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North Korean nuclear disablement going well, South Korean official says

North Korean nuclear disablement going well, South Korean official says

A South Korean official insisted Thursday that work to disable North Korea's main nuclear facility was going smoothly, after a North Korean official warned the process would slow due to delays in receiving aid.
Hyun Hak Pong, a vice director-general at the North's Foreign Ministry, said Wednesday that economic compensation was "being delayed" and that meant the country had "no option but to adjust the speed of the disablement process."
The South Korean official, from the Foreign Ministry, said Hyun was not a top North Korean official and that it was unclear under what circumstances the remarks were made.
A team of U.S. experts is monitoring the work at the North's Yongbyon complex, north of Pyongyang.
"The disablement team is still in the site. The disablement works are being conducted smoothly," the South Korean official said on condition of anonymity, citing policy.
In Washington, U.S. State Department spokesman Gonzalo Gallegos said Wednesday he was not aware of any slowdown in aid and the U.S. expects "further heavy fuel oil shipments and other energy assistance to move forward in the near future."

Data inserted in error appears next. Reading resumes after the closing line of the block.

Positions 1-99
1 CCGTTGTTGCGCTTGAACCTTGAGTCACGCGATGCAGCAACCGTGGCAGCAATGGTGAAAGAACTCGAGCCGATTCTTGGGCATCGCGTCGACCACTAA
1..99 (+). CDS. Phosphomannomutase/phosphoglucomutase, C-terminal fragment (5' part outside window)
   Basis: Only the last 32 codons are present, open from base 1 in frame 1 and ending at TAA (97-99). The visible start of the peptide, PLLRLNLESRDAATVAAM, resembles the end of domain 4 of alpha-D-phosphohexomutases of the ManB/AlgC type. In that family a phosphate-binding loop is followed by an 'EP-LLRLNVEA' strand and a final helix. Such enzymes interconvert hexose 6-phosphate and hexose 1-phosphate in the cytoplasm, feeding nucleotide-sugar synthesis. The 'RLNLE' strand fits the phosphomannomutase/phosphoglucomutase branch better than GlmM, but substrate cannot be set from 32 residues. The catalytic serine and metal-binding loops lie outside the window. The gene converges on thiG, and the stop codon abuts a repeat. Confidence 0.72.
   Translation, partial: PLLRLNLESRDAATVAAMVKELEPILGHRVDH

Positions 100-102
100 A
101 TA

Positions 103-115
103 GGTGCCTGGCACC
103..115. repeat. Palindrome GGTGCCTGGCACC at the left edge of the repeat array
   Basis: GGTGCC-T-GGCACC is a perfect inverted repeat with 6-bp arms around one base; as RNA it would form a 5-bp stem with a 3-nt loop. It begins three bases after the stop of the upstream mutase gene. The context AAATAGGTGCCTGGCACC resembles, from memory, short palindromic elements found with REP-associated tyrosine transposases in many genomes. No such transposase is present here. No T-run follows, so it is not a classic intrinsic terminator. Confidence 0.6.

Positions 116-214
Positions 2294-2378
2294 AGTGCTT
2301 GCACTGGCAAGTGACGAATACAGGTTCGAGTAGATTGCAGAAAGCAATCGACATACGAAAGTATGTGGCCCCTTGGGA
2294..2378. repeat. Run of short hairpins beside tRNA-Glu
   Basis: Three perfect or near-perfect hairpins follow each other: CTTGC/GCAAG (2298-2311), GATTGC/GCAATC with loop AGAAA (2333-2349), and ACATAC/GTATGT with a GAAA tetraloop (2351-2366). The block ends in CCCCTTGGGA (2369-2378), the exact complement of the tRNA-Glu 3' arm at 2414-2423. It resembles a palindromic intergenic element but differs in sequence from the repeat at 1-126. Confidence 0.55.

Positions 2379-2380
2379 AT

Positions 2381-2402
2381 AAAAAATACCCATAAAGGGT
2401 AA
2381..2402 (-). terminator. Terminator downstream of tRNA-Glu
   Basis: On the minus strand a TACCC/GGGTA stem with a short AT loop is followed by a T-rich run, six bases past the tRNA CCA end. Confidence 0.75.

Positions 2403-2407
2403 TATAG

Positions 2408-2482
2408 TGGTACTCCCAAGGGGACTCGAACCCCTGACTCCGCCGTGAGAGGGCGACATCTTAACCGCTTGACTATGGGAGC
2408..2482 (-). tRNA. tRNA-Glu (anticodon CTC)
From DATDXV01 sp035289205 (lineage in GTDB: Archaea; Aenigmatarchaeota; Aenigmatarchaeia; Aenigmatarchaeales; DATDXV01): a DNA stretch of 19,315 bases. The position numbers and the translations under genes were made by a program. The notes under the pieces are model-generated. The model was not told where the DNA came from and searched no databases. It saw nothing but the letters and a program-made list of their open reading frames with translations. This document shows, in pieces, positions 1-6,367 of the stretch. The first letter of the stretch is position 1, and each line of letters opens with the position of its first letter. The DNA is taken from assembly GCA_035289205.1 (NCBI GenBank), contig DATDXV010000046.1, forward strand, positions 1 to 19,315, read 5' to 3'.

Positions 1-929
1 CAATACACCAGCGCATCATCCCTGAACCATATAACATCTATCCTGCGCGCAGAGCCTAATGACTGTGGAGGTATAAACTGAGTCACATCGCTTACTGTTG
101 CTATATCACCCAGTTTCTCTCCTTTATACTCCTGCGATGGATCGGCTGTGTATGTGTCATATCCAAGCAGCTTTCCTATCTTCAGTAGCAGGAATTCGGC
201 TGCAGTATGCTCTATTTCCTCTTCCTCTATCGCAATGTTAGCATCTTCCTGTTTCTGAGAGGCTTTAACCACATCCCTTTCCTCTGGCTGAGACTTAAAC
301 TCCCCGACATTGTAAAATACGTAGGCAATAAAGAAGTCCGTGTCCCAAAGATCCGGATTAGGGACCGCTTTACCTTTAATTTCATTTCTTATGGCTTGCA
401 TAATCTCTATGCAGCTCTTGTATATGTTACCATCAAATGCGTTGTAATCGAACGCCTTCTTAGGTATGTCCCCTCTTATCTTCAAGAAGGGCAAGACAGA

The North had promised to disable its nuclear complex by the end of the year in return for the equivalent of 1 million tons of oil from South Korea, the U.S., China and Russia. Pyongyang has so far received 150,000 tons of oil and 5,010 tons of steel products to renovate its aging power plants.
North Korea also is to give a declaration of its nuclear programs _ which Washington hopes to dismantle in 2008 _ by the end of the year.
However, a Japanese newspaper reported Thursday that the U.S. and North Korea disagree on the amount of plutonium _ a key ingredient for atomic bombs _ that the communist nation has produced.
The regional daily Tokyo Shimbun quoted unnamed U.S. and North Korean officials as saying the North has told the U.S. it has produced about 30 kilograms (66 pounds) of the nuclear material, considerably less than a U.S. estimates of more than 50 kilograms (110 pounds).
The South Korean Foreign Ministry was not immediately available to confirm the report.


Updated : 2021-03-05 00:55 GMT+08:00